# st: RE: Re: RE: statistical significance in a data set with weighted observations

 From "Copeland, Laurel" <[email protected]> To "'[email protected]'" <[email protected]> Subject st: RE: Re: RE: statistical significance in a data set with weighted observations Date Fri, 23 May 2003 13:09:15 -0700

```As I understand things, the t-statistics for the parameter estimates
assuming the sample was taken as represented by the weights. The effect is
taken into account if you use -svy...- specifying weights (psu, strata).

If you do not include the weights (so analyze the small sample as if it were
an entity unto itself), you will not get correct parameter estimates (or
accompanying t-statistics) to generalize.

The fact that the t-statistics are significant or insignificant is
immaterial.  Your approach need only be consistent with what the data
actually represent.

You mention fweights (frequency weights). I am assuming these are 1/pweight
(probability weights) for your dataset.  If this is not the case, you may
need to find out more about your sample and how it was taken.

Actually, you should find out as much as you can about your sample and how
it was taken, regardless.

-Laurel

-----Original Message-----
From: [email protected] [mailto:[email protected]]
Sent: Friday, May 23, 2003 3:32 PM
To: [email protected]
Subject: st: Re: RE: statistical significance in a data set with
weighted observations

Thank you!

I do account for the weights using fweights in my regression, but the
weights increase the impact of observations, and thereby impacting the
t-statistics making the effect that all explanatory variables are
significant. Is there a way of accounting for that effect on t-stats?

thanks,

Mikhail
----- Original Message -----
From: "Copeland, Laurel" <[email protected]>
To: <[email protected]>
Sent: Friday, May 23, 2003 3:05 PM
Subject: st: RE: statistical significance in a data set with weighted
observations

> The data can be weighted to reflect the sampling design.  The sampling
> design is complex to give you a sample that is representative of the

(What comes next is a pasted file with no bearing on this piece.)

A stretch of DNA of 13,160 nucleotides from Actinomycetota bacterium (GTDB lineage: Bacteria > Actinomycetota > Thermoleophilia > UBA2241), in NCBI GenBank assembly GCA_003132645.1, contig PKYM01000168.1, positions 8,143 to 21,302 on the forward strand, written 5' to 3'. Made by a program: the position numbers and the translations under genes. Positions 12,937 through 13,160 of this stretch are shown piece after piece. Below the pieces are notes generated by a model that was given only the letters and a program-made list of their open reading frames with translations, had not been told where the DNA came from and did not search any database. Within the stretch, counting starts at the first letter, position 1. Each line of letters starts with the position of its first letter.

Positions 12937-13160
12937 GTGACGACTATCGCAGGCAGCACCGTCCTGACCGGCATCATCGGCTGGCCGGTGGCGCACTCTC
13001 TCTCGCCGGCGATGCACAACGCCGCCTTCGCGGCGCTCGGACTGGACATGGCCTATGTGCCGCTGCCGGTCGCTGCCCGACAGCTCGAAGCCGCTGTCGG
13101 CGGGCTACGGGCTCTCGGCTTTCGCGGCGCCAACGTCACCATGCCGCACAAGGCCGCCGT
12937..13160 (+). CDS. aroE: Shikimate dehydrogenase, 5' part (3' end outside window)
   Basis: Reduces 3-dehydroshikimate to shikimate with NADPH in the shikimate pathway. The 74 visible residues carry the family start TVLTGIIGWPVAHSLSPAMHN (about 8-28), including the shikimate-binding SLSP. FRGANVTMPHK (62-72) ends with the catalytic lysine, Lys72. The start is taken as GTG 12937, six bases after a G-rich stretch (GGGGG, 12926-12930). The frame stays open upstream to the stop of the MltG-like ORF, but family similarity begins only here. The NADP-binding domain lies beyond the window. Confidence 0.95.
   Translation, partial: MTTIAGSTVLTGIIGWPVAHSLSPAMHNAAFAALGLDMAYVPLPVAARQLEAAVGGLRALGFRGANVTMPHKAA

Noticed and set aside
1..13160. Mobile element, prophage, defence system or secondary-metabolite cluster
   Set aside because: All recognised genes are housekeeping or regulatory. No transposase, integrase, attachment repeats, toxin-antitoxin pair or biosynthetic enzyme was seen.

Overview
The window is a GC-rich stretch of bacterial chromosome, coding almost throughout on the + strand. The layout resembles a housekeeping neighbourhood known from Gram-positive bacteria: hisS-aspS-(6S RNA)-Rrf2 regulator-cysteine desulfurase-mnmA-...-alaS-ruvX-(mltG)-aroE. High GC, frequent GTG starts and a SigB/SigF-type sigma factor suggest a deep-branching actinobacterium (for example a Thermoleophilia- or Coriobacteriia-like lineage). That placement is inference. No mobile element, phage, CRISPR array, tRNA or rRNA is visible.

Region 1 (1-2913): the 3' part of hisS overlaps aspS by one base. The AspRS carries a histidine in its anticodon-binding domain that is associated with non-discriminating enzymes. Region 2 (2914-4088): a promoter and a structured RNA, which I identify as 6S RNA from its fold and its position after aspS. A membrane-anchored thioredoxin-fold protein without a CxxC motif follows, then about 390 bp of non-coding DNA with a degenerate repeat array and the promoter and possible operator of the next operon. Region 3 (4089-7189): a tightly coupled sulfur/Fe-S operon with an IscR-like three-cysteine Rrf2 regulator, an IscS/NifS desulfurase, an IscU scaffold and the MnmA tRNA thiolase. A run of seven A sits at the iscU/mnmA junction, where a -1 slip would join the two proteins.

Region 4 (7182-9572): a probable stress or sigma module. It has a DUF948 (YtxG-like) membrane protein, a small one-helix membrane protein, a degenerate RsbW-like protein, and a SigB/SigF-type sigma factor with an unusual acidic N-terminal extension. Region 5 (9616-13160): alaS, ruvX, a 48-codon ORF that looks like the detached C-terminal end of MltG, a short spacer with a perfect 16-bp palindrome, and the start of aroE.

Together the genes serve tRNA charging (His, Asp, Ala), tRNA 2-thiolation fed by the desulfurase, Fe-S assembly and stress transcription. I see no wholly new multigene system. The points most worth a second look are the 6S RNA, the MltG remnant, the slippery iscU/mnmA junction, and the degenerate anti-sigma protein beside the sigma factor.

> underlying population, and to allow inferential statistics.  The complex
> sampling lets you get a good sample of a large population of unlisted
> smaller units (e.g., all US residents), based on a complete list of larger
> units (e.g., US census tracts).  The weight is the inverse of the
> differing probabilities of being sampled, so they have differing weights.
> The calculated size of the population that is represented by your sample
> will be produced by Stata -svy-- commands. To analyze such a sample
> properly, you must include the PSU, strata, and weights in your analysis,
if
> they exist. Without the weights, the estimates you get will be biased.
> Sometimes weights are used to allow post-stratification (for matching to a
> known distribution) or to deal with non-response.
> -Laurel
>
> -----Original Message-----
> From: [email protected] [mailto:[email protected]]
> Sent: Friday, May 23, 2003 2:52 PM
> To: [email protected]
> Subject: st: statistical significance in a data set with weighted
> observations
>
> Dear Stata Users,
>
> I have encountered this small problem and since I am not sure about how to
any
> advice you might have for me.
>
> I am working with a dataset that has weights for all observations, and
these
> weights exhibit large variation, from 1 to over 500. When I run a
> nonweighted estimation my t-statistics are relatively small, but when
> weights are introduced, the t-statistics jump. Is there a way of
determining
> the true statistical significance of coefficients in this case?
>
>
> MM
>
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```

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